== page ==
What Does Someone Struggling with an Eating Disorder Look Like?
When many people think of someone struggling with an eating disorder, often they automatically picture an emaciated, Caucasian, upper-middle class, teen girl. There are certainly people struggling with eating disorders who meet that specific criteria. However, the myth that someone who is struggling with an eating disorder always presents as an emaciated, Caucasian, teenage girl, is both damaging and deadly.
As a therapist in private practice in Rockville, MD, specializing in helping teens and adults struggling with eating disorders and body image issues, I’ve witnessed firsthand how damaging these stereotypes can be. First off, they can prevent individuals who are struggling from seeking life-saving treatment.
Additionally, misinformation and a lack of education can cause providers (including therapists, doctors, dietitians, etc.) to fail to recognize that someone is struggling or even the severity of an individual’s eating disorder.
Eating Disorders Do Not Discriminate
It’s crucial to note that eating disorders do not discriminate. Eating disorders can impact people of all genders, ethnicities, ages and socioeconomic statuses.
Eating disorders are mental illnesses, which are caused by a combination of genetic and environmental factors. Thus, it makes sense that they impact a wide variety of people, regardless of gender, ethnicity or age.
As a therapist, I’ve worked with clients struggling with eating disorders from age 13 to 60. I’ve worked with females, males, and non-binary individuals. I’ve worked with people struggling with eating disorders across a variety of ethnic backgrounds and races.
Unfortunately, many individuals who do not fit within the narrow mold of what our culture perceives someone with an eating disorder to “look like,” may not recognize that they have a problem or feel too ashamed to seek treatment. Like addiction, eating disorders are illnesses that thrive on a sense of denial and these stereotypes only serve to perpetuate an individual’s belief that they are not ill.
Eating Disorders Are Not Size-Specific
The belief that someone struggling with an eating disorder is always emaciated or “thin” by societal standards is dangerous. People can be struggling with life-threatening eating disorders at a wide variety of shapes and sizes.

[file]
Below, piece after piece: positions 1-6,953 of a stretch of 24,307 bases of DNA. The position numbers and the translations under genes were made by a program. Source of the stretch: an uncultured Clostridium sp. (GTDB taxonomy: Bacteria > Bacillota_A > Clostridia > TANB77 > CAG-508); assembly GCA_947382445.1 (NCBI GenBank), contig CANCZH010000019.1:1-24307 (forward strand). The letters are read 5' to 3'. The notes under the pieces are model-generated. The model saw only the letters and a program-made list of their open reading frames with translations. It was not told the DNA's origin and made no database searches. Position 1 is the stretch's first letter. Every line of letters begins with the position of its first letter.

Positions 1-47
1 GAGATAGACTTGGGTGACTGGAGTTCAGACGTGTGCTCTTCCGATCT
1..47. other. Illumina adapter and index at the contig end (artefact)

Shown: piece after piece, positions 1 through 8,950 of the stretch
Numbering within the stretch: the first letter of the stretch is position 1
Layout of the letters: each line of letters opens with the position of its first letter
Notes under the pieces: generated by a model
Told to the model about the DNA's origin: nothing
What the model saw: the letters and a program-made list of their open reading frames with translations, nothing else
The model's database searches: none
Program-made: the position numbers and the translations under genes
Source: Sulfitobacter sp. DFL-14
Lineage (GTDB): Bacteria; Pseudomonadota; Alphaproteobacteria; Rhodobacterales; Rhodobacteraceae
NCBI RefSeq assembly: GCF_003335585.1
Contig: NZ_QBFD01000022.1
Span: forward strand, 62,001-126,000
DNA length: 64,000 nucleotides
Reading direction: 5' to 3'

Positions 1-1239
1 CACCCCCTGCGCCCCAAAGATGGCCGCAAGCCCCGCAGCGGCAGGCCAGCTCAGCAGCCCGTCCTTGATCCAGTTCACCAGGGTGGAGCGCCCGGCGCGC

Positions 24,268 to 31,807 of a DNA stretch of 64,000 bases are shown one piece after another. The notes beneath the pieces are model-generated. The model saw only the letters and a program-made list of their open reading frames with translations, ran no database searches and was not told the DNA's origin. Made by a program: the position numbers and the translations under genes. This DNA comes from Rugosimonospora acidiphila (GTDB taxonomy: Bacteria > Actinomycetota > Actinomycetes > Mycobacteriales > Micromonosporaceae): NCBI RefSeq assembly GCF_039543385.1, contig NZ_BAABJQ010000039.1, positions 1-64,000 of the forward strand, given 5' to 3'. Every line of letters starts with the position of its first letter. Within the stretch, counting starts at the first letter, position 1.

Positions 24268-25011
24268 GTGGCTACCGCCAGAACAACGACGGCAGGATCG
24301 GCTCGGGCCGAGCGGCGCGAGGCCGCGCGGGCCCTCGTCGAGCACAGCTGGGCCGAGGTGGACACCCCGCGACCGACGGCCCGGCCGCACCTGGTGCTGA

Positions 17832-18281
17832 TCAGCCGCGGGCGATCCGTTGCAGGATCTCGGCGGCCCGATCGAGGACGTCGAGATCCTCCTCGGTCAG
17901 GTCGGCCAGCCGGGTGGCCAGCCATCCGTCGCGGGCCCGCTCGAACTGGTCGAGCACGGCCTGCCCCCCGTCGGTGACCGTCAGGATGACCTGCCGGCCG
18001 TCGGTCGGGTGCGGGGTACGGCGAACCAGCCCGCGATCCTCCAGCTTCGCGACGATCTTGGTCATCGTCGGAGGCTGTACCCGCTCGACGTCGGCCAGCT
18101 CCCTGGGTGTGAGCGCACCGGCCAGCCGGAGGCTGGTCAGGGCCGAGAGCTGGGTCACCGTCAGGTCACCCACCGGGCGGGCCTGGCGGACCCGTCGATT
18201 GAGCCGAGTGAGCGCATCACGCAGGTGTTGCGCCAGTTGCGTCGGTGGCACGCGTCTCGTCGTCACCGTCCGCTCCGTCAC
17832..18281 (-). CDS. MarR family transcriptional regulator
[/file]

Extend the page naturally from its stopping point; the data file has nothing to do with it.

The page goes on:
It’s important to note that eating disorders are mental illnesses, and you cannot determine someone’s level of suffering on the basis of their physical appearance. Someone can be intensely struggling with an eating disorder at any point across the weight spectrum.
For instance, an individual in a genetically larger-body could develop anorexia and might never actually get to a weight that is considered “underweight” via BMI (which is a flawed measure anyway). You simply cannot tell who is struggling based on their weight. Instead, it’s important to look at an individual’s behaviors and thoughts around food, exercise and their bodies.
When to Refer Out
If you suspect that a client could be struggling with an eating disorder and this area is not your specialty, it’s important to refer out (or seek consultation) from someone who does specialize in eating disorders.
Eating disorders are the deadliest mental illness, and it’s important that individuals who are struggling receive treatment from professionals who have been trained in evidence-based approaches.
Additionally, it’s important to note that individuals with eating disorders greatly benefit from a treatment team approach, which can consist of a therapist, dietitian, psychiatrist, doctor, recovery coach, etc. It’s important that members of the treatment team have specialized training in eating disorders and ideally, that they practice from a health at every size perspective (as treating eating disorders within a weight-biased framework is paradoxical and can be highly detrimental to those who are struggling).
There is Hope
With access to appropriate treatment and support, individuals with eating disorders can recover and go on to lead meaningful and productive lives.
Rollin, J. (2017). What Does Someone Struggling with an Eating Disorder Look Like?. Psych Central. Retrieved on April 23, 2017, from https://pro.psychcentral.com/what-does-someone-struggling-with-an-eating-disorder-look-like/0019013.html